Lower Your Risk
There are many ways of lowering your risk of developing diabetes. Having a healthy and balanced diet is key, but there are a number of other factors that can be addressed.

Healthy Eating
Eating well to maintain a healthy weight is one of the most important things you can do to lower your risk for type 2 diabetes and heart disease.
It can seem hard to make healthy food choices, particularly if you are on a budget and short on time. But there are some simple steps you can take to help you and your family eat healthier. Choose 2 or 3 of these suggestions to start today. Then come back another day and try a few more.
  • Use a grocery list when shopping for food to help you choose more fresh vegetables, fruits, and whole grains.
  • Buy leaner meats (such as chicken, turkey and lean cuts of pork or beef such as sirloin or chuck roast) and lower fat dairy products (like low-fat or skim milk and yogurt).
  • Buy whole grain breads and cereals.
  • Save money by buying less soda, sweets and chips or other snack foods.
  • Remember that special “dietetic” or “diabetic” foods often cost extra money and may not be much healthier than simply following the suggestions given here.
Shop Smart
  • Set aside some time to plan your weekly meals. You might want to start with just a few days. It may seem like a hassle at first, but having a plan (and writing your grocery list with it in mind) can save you time, stress and a lot of extra trips to the store.
  • Stock your pantry with plenty of healthy basics, including brown rice, whole grain pasta, crackers and cereals.
  • Remember that fresh fruits and vegetables are usually healthier than canned or frozen, but it is better to have canned or frozen fruits or vegetables than none at all!
  • When you run out, put the items on your grocery list so you’ll always have them on hand.
  • Shop only from your grocery list.
  • Avoid aisles that contain foods high in calories but low in vitamins and minerals such as candy, cookies, chips and sodas. Also avoid buying items promoted at the front of the store, on the “end-cap” displays at the end of each aisle, or at the cash register. These foods are usually low in nutrition.
Eat Smart
  • To cut down on the sodium in canned vegetables, drain and rinse them before heating in fresh water. You can do the same to cut down on added sugar in canned fruits or better yet, buy them packed in juice (not syrup).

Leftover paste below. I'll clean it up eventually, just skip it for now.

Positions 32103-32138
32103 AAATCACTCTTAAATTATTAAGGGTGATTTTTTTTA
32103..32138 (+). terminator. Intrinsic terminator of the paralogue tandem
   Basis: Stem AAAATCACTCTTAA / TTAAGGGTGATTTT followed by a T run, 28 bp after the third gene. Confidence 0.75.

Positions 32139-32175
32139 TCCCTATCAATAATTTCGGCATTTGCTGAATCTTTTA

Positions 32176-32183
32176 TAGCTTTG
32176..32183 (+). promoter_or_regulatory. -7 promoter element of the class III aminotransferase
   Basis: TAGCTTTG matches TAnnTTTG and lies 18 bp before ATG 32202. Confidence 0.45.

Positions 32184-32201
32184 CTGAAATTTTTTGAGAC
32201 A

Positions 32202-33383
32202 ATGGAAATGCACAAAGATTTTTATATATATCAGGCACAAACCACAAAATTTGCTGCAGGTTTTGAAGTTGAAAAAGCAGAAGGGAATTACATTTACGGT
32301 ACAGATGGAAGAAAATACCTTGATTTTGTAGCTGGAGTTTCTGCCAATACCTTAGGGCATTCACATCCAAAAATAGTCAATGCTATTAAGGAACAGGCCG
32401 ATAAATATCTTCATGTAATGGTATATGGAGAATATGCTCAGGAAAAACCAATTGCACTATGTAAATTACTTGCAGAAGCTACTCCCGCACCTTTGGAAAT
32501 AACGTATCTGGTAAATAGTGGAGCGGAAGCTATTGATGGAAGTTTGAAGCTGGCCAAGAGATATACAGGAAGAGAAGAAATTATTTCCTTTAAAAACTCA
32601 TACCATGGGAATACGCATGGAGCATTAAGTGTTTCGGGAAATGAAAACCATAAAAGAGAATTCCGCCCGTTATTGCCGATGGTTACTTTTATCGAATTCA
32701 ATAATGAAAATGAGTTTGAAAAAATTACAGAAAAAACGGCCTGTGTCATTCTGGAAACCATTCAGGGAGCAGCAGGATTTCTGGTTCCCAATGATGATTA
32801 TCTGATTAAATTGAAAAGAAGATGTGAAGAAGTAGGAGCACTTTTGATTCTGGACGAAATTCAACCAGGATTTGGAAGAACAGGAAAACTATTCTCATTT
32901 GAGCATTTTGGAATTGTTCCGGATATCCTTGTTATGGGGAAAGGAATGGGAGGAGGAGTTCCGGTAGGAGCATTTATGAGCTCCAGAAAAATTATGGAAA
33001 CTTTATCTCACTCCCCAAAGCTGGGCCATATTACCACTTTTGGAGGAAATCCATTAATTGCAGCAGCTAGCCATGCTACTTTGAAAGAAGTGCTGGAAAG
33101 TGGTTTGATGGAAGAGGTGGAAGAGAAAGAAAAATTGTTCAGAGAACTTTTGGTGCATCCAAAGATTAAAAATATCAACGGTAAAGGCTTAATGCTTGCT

• Try starting meals with a salad or a broth or tomato- based soup with lots of vegetables. This helps you eat more good-for-you veggies while filling you up before you get to the higher fat and calorie courses.
  • Make healthy snack foods easy to find in your kitchen. For example, when you get home from work or school, put some fresh carrots, grapes or pretzels out on the counter instead of a bag of chips.
  • In restaurants, ask if meats can be grilled rather than fried, and request sauces and dressings on the side. Remember to choose fruit, salad or other vegetables as side items, rather than French fries. Order a salad or soup to start and then share an entrée. Save money, and lots of calories, by skipping dessert.
Read about different things that can increase your risk of developing diabetes by clicking on the tabs below:
Being overweight raises your risk for type 2 diabetes, heart disease and stroke. It can cause problems, too, like high blood pressure, unhealthy cholesterol, and high blood glucose (sugar). Losing weight can help you prevent and manage these problems. And you don’t have to lose a lot of weight. Even losing 10-15 pounds can make a big difference.
Getting Started
Weight loss can be hard because it means making changes in the way you eat and in your physical activity. Losing weight also takes time — and that can be frustrating. The good news is that you can lose weight and keep it off, even if you’ve never done it before.
Here’s what works for people who have lost weight and kept it off:
  • They cut back on calories and fat.
  • They’re physically active most days of the week.
  • They eat breakfast every day.
  • They keep a record of their weight, what they eat and drink, and what they do for physical activity.
  • It’s much easier to lose weight when you change the way you eat and also increase your activity.
Small Steps
Most people find it’s easier to tackle changes in a few small steps instead of all at once. Set realistic goals within a timeframe that works for you. Learn more about making realistic, achievable goals.
Keep a Record
Many people find that writing everything down helps keep them on target. Try it even just for a week or two, to get an idea of where you stand.
Keep a small notebook with you all day. Write down everything you eat and drink, including the serving size. Some people set target levels for calories or grams of fat and keep track of their daily totals.
Make a note of what kind of physical activity you do and for how long. It may also help to write down other information, like when or where you exercised, who you exercised with, or how you felt before, during or after exercise.
Check your weight once a week and write it down, or use your clothes as a measure of weight loss.
Your Support System
Many people find it helpful to meet, online or in person, with people who are also trying to lose weight. Think about joining a group for weight loss, exercise or general support. Or create your own support system by talking with friends and family about your successes and your struggles. You may be surprised at how supportive they will be.Find a walking buddy or friends who also want to improve their health. Then work together to reach your goals.
Join us for a Chai Chat!
Join our weekly Diabetes Chai Chats on Zoom by registering your interest on WhatsApp or via email:
+44 750 764 6825